Polish Central Bank Chief Sees Rate Hike Now as Very Risky
The head of Poland’s central bank pushed back against rising expectations for interest-rate increases, saying lifting borrowing costs now would be “very risky” despite inflation hitting a two-decade high.
In an interview with the PAP news service just three days before the next monetary-policy meeting, Governor Adam Glapinski said the bank isn’t ignoring elevated price growth and won’t allow it to become persistent.
The pandemic continues to cloud the economic outlook, making it too early to remove stimulus, said Glapinski, who’s views tend to prevail in setting Poland’s monetary policy.
“The most important thing is how the economic situation develops next year,” he said. “If economic conditions remain very good, the situation in the labor market remains favorable and inflation exceeds the central bank’s inflation target, it will be justified to withdraw the monetary accommodation.”
It’s a familiar tone from the governor, who’s spent months arguing that the bank should look beyond soaring consumer prices, which he deems a temporary phenomenon caused by economic disruption from the pandemic.
But the bank and the government have faced growing criticism of late for tolerating the current bout of inflation. Former Governor Marek Belka warned last week that Poland risks a “catastrophe,” with rapid wage growth potentially driving even higher future prices.
Glapinski said on Monday that he sees no signs of a wage-inflation spiral and expects price growth to slow from the second quarter of 2022.
Some of his colleagues on the 10-person Monetary Policy Council are less sure. Eugeniusz Gatnar wants monetary tightening to gradually begin, and -- along with two other MPC members -- voted to raise benchmark borrowing costs by 15 basis points in July.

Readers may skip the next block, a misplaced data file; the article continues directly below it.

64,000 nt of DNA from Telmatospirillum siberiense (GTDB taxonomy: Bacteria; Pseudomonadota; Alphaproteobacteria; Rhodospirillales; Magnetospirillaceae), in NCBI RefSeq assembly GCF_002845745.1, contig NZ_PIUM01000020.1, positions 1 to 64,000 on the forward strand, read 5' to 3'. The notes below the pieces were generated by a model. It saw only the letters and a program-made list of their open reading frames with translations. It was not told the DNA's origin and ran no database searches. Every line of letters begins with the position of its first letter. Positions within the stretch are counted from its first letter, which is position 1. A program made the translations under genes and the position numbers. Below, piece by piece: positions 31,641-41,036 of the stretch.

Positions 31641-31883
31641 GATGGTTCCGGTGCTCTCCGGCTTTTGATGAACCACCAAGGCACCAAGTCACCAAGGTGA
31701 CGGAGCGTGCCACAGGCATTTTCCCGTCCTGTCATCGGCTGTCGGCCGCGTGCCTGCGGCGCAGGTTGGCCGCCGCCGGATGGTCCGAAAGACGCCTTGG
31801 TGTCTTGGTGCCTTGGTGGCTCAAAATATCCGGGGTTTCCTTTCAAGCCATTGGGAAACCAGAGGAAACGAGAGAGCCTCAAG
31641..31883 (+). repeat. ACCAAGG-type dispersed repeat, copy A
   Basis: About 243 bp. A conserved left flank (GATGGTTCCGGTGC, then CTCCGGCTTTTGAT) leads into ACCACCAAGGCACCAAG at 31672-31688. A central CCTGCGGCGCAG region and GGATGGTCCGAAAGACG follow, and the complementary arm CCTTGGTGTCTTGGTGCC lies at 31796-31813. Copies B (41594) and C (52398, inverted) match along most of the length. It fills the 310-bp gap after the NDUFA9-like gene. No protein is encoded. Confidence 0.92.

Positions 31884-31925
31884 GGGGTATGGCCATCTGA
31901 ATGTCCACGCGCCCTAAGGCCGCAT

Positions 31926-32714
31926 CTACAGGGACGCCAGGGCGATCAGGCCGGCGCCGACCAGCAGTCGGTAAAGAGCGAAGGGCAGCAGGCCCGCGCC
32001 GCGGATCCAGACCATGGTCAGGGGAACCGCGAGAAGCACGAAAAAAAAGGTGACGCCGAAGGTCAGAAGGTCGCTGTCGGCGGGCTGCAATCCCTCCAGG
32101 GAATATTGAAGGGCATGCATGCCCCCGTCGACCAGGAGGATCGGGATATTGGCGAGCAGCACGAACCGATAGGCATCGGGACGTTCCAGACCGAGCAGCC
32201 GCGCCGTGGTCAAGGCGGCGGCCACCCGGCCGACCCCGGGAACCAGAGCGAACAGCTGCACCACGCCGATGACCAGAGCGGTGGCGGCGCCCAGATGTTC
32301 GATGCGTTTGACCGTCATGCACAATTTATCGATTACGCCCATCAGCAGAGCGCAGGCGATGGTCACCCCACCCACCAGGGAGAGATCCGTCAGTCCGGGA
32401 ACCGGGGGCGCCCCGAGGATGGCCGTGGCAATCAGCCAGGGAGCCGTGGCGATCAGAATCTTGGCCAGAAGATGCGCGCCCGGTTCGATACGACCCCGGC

With Polish inflation reaching 5.4% from a year ago in August, bets have increased that the central bank will follow the interest-rate hikes already being implemented in the nearby Czech Republic and Hungary. The zloty recorded its biggest rally since April last week.
Even so, all 20 economists surveyed by Bloomberg predict the benchmark will be kept at a record-low 0.1% on Wednesday.
Glapinski’s comments lower the chance of a rate increase when the central bank releases new economic forecasts in November, but don’t rule it out completely, according to Santander Bank.
“Macroeconomic data and the course of the pandemic will determine MPC decisions,” analysts led by Piotr Bielski said in a note to clients.
MPC member Eryk Lon aligned alongside Glapinski’s dovish monetary-policy stance.
“Neither this month, nor in October, should rates be raised,” he wrote in an article published Monday on the wgospodarce.pl website. “Doing so in these months could give the impression to bond investors that the inflation threat is so big that rates need to be raised even before seeing” updated economic projections due in November.
Elsewhere, Glapinski said zloty appreciation “doesn’t seem favorable” for the economy as “it would partially offset the effects of monetary accommodation.” The central bank has already scaled back its bond-buying program, but quantitative easing will only end once the bank decides to raise interest rates, he said.
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